75. 75. Sugita S et al. Diagnosis of intraocular lymphoma by polymerase chain reaction analysis and cytokine profiling of the vitreous fluid. Japanese Journal of Ophthalmology. 2009. DOI: 10.1007/s10384-009-0662-y
  76. 76. Coupland SE, Perez-Canto A, Hummel M, Stein H, Heimann H. Assessment of HOPE fixation in vitrectomy specimens in patients with chronic bilateral uveitis (masquerade syndrome). Graefe's Archive for Clinical and Experimental Ophthalmology. 2005. DOI: 10.1007/s00417-005-1166-1
  77. 77. Montesinos-Rongen M et al. Interphase cytogenetic analysis of lymphoma-associated chromosomal breakpoints in primary diffuse large B-cell lymphomas of the central nervous system. Journal of Neuropathology and Experimental Neurology. 2002. DOI: 10.1093/jnen/61.10.926
  78. 78. Balansard B et al. Necrotising retinopathies simulating acute retinal necrosis syndrome. The British Journal of Ophthalmology. 2005. DOI: 10.1136/bjo.2004.042226
  79. 79. Drancourt M et al. Culture of tropheryma whippelii from the vitreous fluid of a patient presenting with unilateral uveitis. Annals of Internal Medicine. 2003. DOI: 10.7326/0003-4819-139-12-200312160-00025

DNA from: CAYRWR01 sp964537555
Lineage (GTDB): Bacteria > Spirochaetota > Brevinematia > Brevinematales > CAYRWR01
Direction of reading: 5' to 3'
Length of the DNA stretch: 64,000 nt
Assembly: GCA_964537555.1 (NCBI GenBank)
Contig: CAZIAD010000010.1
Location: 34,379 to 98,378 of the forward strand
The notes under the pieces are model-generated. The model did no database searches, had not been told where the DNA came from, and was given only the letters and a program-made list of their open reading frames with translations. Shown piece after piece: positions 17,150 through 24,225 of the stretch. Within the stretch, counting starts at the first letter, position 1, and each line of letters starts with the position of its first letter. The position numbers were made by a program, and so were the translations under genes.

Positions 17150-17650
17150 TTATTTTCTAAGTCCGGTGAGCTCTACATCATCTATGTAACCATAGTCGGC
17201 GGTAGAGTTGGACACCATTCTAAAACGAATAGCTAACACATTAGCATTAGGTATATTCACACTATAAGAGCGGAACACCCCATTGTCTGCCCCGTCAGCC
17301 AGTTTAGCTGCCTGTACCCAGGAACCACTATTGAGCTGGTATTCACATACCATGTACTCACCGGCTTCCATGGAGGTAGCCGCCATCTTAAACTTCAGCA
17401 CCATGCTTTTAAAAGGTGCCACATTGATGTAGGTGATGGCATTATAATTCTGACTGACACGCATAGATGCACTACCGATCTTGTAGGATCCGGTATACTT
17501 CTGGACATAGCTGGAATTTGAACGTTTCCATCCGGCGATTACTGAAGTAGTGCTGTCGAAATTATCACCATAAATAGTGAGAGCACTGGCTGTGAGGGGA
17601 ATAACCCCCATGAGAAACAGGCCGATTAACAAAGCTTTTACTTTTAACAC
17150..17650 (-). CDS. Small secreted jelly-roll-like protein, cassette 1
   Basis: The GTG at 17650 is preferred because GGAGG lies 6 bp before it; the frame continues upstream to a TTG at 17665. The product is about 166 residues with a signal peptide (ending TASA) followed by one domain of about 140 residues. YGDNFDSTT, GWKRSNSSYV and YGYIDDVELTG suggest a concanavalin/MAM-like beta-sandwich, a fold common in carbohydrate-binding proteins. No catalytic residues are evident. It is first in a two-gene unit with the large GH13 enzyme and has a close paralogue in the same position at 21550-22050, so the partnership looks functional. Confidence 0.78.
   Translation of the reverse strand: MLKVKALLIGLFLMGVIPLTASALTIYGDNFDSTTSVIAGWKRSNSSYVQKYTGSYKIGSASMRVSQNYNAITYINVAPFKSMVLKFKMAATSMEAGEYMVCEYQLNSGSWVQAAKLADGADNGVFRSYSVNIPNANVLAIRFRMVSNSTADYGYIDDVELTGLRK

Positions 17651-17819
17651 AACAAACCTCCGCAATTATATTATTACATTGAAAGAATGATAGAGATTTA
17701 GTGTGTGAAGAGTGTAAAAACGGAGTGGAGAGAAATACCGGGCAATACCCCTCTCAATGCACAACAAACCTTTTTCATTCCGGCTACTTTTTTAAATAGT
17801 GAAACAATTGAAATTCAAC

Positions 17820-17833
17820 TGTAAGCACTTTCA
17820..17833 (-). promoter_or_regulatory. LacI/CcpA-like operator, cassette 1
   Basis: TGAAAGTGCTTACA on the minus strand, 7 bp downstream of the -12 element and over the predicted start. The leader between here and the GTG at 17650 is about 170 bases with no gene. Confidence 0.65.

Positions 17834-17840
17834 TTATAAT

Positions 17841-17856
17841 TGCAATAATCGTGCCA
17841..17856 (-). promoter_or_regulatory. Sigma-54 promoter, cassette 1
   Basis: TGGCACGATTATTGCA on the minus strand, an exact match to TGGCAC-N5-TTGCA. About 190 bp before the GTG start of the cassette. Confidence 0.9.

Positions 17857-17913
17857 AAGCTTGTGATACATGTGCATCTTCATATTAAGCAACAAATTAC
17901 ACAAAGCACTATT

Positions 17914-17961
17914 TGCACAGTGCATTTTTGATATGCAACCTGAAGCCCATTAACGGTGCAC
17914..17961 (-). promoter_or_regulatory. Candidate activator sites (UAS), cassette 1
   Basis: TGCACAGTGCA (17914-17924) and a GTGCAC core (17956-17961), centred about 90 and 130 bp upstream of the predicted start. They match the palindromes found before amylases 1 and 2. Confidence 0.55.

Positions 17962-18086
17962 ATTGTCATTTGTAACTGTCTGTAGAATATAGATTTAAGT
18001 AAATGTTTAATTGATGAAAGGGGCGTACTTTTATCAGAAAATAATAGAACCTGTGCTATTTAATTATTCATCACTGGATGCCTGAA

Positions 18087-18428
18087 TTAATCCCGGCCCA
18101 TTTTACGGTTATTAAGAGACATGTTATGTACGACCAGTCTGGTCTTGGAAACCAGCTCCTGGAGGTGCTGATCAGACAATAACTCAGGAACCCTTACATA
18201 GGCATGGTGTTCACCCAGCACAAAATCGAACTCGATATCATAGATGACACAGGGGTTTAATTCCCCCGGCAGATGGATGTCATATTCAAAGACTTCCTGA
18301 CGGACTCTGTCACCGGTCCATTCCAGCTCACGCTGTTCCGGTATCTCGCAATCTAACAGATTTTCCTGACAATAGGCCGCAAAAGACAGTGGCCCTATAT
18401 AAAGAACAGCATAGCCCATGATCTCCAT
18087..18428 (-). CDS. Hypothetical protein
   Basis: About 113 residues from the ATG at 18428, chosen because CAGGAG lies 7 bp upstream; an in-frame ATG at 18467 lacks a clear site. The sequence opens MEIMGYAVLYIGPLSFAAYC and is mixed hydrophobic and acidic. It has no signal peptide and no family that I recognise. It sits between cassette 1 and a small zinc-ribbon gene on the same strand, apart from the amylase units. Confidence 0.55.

80. 80. Evans M, Sharma O, LaBree L, Smith RE, Rao NA. Differences in clinical findings between caucasians and african americans with biopsy-proven sarcoidosis. Ophthalmology. 2007. DOI: 10.1016/j.ophtha.2006.05.074
  81. 81. Lisa JF, Chan CC. Primary intraocular lymphoma. Archives of Pathology and Laboratory Medicine. 2009. DOI: 10.5858/133.8.1228
  82. 82. Gupta R, Murray PI. Chronic non-infectious uveitis in the elderly: Epidemiology, pathophysiology and management. Drugs and Aging. 2006. DOI: 10.2165/00002512-200623070-00001
  83. 83. Towler H, De La Fuente M, Lightman S. Posterior uveitis in Hodgkin’s disease. Australian and New Zealand Journal of Ophthalmology. 1999. DOI: 10.1046/j.1440-1606.1999.00224.x
  84. 84. Pahk PJ et al. Intravascular lymphoma masquerading as Vogt-Koyanagi-Harada syndrome. Ocular Immunology and Inflammation. 2008. DOI: 10.1080/09273940802023810
  85. 85. Buggage RR. Ocular manifestations of human T-cell lymphotropic virus type 1 infection. Current Opinion in Ophthalmology. 2003. DOI: 10.1097/00055735-200312000-00016